Jeanne Morrell, a Sister of St. Joseph and former school teacher, started foster care about 30 years ago. "There was a Mercy sister who was doing foster care and I would visit her now and again, and it was just enticing to me.", she says. Since then, she has fostered almost 80 children at her home in Pittsford, NY. She is currently the foster mother for two children, Z. (10) and K. (7), half sisters who were born with a genetic disorder, and the legal guardian of Keyajsha Singletary (7), who was born prematurely and suffers from cerebral palsy, seizure disorders and blindness. When Sister Jeanne began her foster home, Morning Star, she took in any child, but now cares almost exclusively for children with severe physical or developmental disabilities. "There aren't a lot of homes that take the real medically fragile... these children would be hard to place...There aren't a lot of homes that would want nurses in and out all the time. This just works for me, for us."

Jeanne Morrell (left), reads the nurse's log in her foster children's bedroom at her home while Z. (right), continues to sleep on Nov. 27, 2017. 

Sister Jeanne speaks with one of the other sisters while caring for Keyajsha. The nurses are there to help give medications, move the girls in and out the bed, and watch after them as they receive suctioning treatments for Z. and K.'s tracheal tubes. 

Sister Jeanne (right) gives Keyajsha medicine through her feeding tube while Sister Anne and Griffin (last names withheld), 2, clean the neighboring room. Sister Anne used to work at Daystar, a pediatric day program ran by Sisters of St. Joseph. She now takes care of Griffin four days a week at Morning Star and helps Sister Jeanne with caring for the girls. 

Sister Anne and Griffin play in the kitchen while Sister Jeanne writes appointment times on her calendar. Keyajsha, Z. and K. all see doctors frequently to treat their various needs, including pulmonary and orthopedic specialists, gastroenterologists and opthamologists.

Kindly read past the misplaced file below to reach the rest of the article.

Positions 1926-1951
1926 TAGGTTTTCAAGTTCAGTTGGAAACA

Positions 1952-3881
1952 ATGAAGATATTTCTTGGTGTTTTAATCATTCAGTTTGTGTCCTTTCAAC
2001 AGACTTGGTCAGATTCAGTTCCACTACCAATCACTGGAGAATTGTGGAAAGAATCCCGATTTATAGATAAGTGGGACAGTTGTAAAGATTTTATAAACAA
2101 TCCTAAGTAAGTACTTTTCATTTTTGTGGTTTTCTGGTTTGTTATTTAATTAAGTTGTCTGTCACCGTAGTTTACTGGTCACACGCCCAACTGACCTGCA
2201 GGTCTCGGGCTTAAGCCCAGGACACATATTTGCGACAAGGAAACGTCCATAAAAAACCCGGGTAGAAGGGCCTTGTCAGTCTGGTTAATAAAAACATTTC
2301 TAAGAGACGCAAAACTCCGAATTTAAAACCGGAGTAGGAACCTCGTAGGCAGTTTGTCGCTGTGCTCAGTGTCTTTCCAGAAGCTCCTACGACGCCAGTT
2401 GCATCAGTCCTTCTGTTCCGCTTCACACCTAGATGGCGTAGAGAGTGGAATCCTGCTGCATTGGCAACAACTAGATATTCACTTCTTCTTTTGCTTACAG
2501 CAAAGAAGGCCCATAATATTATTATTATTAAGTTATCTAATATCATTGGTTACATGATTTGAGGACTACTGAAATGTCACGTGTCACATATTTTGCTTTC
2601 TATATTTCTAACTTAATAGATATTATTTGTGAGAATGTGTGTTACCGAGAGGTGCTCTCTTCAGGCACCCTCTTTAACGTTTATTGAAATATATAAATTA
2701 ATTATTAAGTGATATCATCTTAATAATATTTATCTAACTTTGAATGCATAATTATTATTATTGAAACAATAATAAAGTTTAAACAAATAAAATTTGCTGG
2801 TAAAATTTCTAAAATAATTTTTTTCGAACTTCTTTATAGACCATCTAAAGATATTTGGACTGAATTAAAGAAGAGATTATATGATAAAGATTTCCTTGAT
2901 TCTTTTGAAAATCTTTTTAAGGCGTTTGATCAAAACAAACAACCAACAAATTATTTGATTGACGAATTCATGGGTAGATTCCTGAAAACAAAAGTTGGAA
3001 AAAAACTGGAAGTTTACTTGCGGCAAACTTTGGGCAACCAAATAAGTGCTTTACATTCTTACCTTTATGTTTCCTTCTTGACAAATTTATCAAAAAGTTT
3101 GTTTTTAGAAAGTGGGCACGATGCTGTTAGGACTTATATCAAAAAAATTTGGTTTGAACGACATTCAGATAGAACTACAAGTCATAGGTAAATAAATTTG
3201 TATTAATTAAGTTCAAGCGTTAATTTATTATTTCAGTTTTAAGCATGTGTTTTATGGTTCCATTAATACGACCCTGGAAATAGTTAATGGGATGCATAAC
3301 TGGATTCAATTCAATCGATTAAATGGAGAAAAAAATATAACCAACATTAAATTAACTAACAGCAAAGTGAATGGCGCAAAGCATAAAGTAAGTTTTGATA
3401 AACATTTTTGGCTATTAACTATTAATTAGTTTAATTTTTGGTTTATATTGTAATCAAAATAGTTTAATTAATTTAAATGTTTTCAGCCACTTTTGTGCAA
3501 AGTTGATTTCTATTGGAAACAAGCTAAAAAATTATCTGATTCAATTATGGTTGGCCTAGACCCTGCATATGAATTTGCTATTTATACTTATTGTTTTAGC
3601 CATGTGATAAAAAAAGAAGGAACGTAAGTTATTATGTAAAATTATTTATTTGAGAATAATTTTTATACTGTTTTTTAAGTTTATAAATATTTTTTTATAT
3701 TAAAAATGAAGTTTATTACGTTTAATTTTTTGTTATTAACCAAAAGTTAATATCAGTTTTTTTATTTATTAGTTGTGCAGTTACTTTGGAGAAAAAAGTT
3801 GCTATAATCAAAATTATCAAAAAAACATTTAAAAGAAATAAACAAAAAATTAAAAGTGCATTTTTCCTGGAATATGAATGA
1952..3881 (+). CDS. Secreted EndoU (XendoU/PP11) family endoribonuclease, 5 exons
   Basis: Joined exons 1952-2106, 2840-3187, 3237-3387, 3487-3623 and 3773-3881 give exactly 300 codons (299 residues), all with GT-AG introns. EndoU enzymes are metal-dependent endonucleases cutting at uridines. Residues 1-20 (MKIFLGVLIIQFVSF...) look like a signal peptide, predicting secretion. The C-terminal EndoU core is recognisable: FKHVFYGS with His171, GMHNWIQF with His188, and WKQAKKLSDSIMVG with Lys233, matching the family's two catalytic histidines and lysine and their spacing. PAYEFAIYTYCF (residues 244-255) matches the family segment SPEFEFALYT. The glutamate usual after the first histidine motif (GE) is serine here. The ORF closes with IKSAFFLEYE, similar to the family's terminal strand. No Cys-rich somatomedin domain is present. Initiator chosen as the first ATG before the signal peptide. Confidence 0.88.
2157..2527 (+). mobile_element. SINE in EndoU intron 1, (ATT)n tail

Sister Jeanne holds Keyajsha's face at a doctor's appointment. Keyajsha has been wearing a hip brace for 11 weeks because she dislocated one of her hip bones. She encountered some minor abrasions from the brace on her inner thighs.

(left to right) Sister Jeanne, Griffin and Sister Anne watch as Keyajsha gets on the school bus for the first time since having her hip surgery. Griffin, a nephew of one of the other sisters, comes to Morning Star Monday through Friday for daycare, and Sister Anne comes to help four days a week. 

Sister Jeanne attends church once a week on Sundays at Our Lady of the Americas in Rochester, NY. She plans on bringing Keyajsha back once she has healed from her hip surgery and cold symptoms.

Sister Jeanne pushes Keyajsha into the car after a doctor's appointment.  "Everyday is different, I might go to doctor's appointments, you have to go to court sometimes, you have to meet with case workers, seems like I always have a slew of phone calls to make about, like, ordering supplies, or getting a wheelchair fixed..." she says.

Sister Jeanne discusses the removal of Keyajsha's hip brace at a doctor's appointment. Since having it removed, Sister Jeanne thinks she has been recovering well. "She will be moving her normal in a couple weeks."

Sister Jeanne does laundry for the girls everyday. Her day begins at 6am when the night shift nurses leave and she starts preparing Keyajsha and Z. for school. 

Sister Jeanne plays a puzzle game on her tablet and watches the news as she gently rocks Keyajsha in her wheelchair. Sister Jeanne hopes to continue her work as a foster mother as long as she is healthy and moving. "I don't see any end in the near future."

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